A stable economic growth throughout sub-Saharan Africa encouraging much investment from the world.

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Around 70% of Africa’s continental population is below 30 years of age 9 out of 15 world’s fastest-growing economies fall in Africa.The growth in the sub-Saharan Africa is predicted by MF to accelerate in 2013-14. In Kenya, Nairobi, the number of tweets every hour sent by Aly-Khan Satchu (the East Africa’s form of the host Jim Cramer at CNBC’s Mad Money) cheers about what Satchu thinks is the growing sentiment with investors: If one isn’t going to invest in Africa, he should.

Many of the stock markets of Africa are seeing large returns in the current year. Even though it is small, the stock market of Ghana is up around more than fifty percent till now in the year 2013, among the top performers of world. Kenya, which is up 35%, tends to be touching the record highs throughout the year. Also, Nigeria is up 35% in this year.
Satchu said that the investors globally used to have their money put in Africa in north of the continent— Arab rim —as well as south i.e. South Africa. But now money happens to be going to middle. At the time Rwanda offered 400M dollars last month in the ten-year dollar-denominated bonds, demand was about more than 8 times of supply.

Satchu said that Edwin Lefevre has written in ‘Reminiscences of a Stock Operator’ that one rule is that tape is the telescope for you and one has to watch the returns if one has to be serious investor. He said that at the moment Africa tends to be flashing across the tape of almost every one. he further commented that with the treasuries of U.S paying little now, investors are into putting their money in the continent of Africa.
On World Economic Forum on Africa which was held at Cape Town in South Africa earlier in this month, the managing director of forum Borge Brende did note that the people of this continent are youngest in whole world, with 70% population under 30 years of age.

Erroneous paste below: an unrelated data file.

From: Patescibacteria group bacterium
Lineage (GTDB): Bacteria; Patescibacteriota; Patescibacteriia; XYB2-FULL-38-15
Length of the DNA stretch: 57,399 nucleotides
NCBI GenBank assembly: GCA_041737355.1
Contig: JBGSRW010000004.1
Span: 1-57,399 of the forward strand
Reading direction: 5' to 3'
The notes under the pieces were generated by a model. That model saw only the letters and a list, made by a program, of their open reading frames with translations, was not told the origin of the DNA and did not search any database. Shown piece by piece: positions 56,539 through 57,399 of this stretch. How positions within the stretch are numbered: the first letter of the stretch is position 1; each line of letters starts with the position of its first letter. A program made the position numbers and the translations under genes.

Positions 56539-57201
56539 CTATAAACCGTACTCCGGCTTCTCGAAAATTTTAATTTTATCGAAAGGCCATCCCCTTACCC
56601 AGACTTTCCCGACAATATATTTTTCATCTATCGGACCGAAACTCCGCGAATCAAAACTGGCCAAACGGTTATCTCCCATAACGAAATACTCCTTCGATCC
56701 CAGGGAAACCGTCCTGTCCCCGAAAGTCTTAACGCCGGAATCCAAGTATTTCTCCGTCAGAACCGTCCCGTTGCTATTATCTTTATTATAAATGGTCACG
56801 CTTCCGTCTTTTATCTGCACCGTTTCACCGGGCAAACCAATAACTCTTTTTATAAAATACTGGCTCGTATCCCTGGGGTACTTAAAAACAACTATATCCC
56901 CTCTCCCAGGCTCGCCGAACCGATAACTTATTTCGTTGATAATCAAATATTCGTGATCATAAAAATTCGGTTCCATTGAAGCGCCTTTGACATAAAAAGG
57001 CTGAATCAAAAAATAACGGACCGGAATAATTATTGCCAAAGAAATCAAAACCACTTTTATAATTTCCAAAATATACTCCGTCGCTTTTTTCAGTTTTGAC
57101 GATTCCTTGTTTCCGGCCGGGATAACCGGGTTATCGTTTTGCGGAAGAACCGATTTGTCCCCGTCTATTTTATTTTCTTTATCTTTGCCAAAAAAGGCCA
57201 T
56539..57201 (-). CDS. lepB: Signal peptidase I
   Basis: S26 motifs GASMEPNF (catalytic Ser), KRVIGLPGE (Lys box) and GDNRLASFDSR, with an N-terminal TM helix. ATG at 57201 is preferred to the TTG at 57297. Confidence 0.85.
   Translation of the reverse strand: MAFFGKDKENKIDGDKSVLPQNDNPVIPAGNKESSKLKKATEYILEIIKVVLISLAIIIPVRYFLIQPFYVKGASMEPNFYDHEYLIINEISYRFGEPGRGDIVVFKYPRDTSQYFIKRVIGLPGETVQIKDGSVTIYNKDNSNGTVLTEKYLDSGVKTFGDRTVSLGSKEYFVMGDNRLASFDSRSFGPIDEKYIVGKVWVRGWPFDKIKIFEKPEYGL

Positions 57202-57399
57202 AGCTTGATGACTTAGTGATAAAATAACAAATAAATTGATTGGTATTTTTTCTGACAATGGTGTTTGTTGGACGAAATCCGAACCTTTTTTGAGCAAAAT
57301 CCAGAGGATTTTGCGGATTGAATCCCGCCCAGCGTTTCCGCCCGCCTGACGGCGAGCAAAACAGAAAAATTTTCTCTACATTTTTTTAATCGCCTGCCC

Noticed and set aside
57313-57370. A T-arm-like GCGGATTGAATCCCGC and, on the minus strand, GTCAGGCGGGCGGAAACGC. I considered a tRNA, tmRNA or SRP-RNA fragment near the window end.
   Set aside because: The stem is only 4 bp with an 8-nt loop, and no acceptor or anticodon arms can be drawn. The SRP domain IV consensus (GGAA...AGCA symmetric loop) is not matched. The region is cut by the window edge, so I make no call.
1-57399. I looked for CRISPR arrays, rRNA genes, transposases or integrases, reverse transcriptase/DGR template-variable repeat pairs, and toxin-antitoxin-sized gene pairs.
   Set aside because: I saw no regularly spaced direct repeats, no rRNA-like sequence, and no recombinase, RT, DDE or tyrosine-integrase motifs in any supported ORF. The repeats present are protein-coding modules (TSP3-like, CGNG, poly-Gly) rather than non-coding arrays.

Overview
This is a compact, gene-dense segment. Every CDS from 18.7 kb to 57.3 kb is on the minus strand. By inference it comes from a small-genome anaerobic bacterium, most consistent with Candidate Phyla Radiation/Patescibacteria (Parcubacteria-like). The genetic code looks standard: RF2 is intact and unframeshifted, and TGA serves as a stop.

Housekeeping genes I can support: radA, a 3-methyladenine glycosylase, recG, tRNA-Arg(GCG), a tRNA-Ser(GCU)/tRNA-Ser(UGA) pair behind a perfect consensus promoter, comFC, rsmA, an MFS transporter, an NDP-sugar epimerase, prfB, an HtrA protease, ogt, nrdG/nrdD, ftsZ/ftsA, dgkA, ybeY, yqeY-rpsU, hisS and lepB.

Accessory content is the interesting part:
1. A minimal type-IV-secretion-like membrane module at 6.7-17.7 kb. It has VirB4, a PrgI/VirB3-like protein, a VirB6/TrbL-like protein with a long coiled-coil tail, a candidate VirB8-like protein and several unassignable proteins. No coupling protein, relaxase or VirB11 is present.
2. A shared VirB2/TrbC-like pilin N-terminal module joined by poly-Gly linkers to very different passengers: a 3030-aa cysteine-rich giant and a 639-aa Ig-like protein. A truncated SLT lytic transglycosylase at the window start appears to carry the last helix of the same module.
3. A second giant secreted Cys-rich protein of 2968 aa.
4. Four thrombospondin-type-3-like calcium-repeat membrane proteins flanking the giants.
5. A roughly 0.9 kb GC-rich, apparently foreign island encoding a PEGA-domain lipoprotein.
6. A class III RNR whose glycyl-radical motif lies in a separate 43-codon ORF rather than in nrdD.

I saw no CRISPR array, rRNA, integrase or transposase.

According to Brende, perspective regarding Africa has changed a lot as compared to the past years when it was aid perspective bit now it is perspective of investments, economic growth and opportunities.
Uhuru Kenyatta, Kenya’s newly elected president, told forum of Cape Town that in the last fifty years, Africa used its energies to emerge from colonial period. He also said that now the neighbours of Africa are learning to work along with each other to advance one another’s business development.

Paul Kagame, the President of Rwanda wrote that 9 out of 15 fast-growing economies happen to be in Africa. He also wrote that in 2000, direct foreign investment was 9 billion dollars but last year, such investment exceeded 80 billion dollars.

According to Brende, in spite of the raised investment as well as the stock indexes that are rising, the investors still ought to wade in Africa quite carefully as it needs improvement in education and skills of population, gender quality and its infrastructure.

Businesses in Africa are plagued with corruption during whole of their life cycle. The construction could be slow. Major corporations as McDonald’s are kept away since supply chains with good quality are not easy to find. Satchu said that small-cap stocks’ corporate governance could pose as an issue, making large-cap stocks in Europe or US more attractive.
According to Brende, this continent which has collection of exactly 54 countries, even now has seventeen nations which are termed fragile states. Even Satchu said that Africa doesn’t have homogenous environment of investment like India or US.

This month, one report from IMF on Sub-Saharan Africa predicted that the Sub-Saharan growth will moderately accelerate in 2013-14 along with inflation continuing to be edged towards bottom. It also said that euro zone’s economic stagnation and drop-off in the outside investment can slow such growth and that output grew at rate of 5% during the year 2012 and it’s projected to increase to 5.4% during 2013 and in 2014, 5.7% Satchu thinks that endowment funds of university and huge pension funds are looking for investing in Africa and that the matter for continent isn’t very small capital but a larger one and how the capital absorbs it.

Kagame wrote that the common view is about development in the continent Africa isn’t a sprint but a Marathon but Rwanda doesn’t agree to this.

Further Kagame wrote that while pursuing for progress, we look to the ‘tiger’ economies of East Asia for inspiration but the experience of Africa is unique so, while we are described as African Tiger tends to be welcome recognition regarding the fact about Rwanda coming this far but still it is not quite right as, after all, the continent has got its own cat-a big one. He asks the new African lions to step forward.

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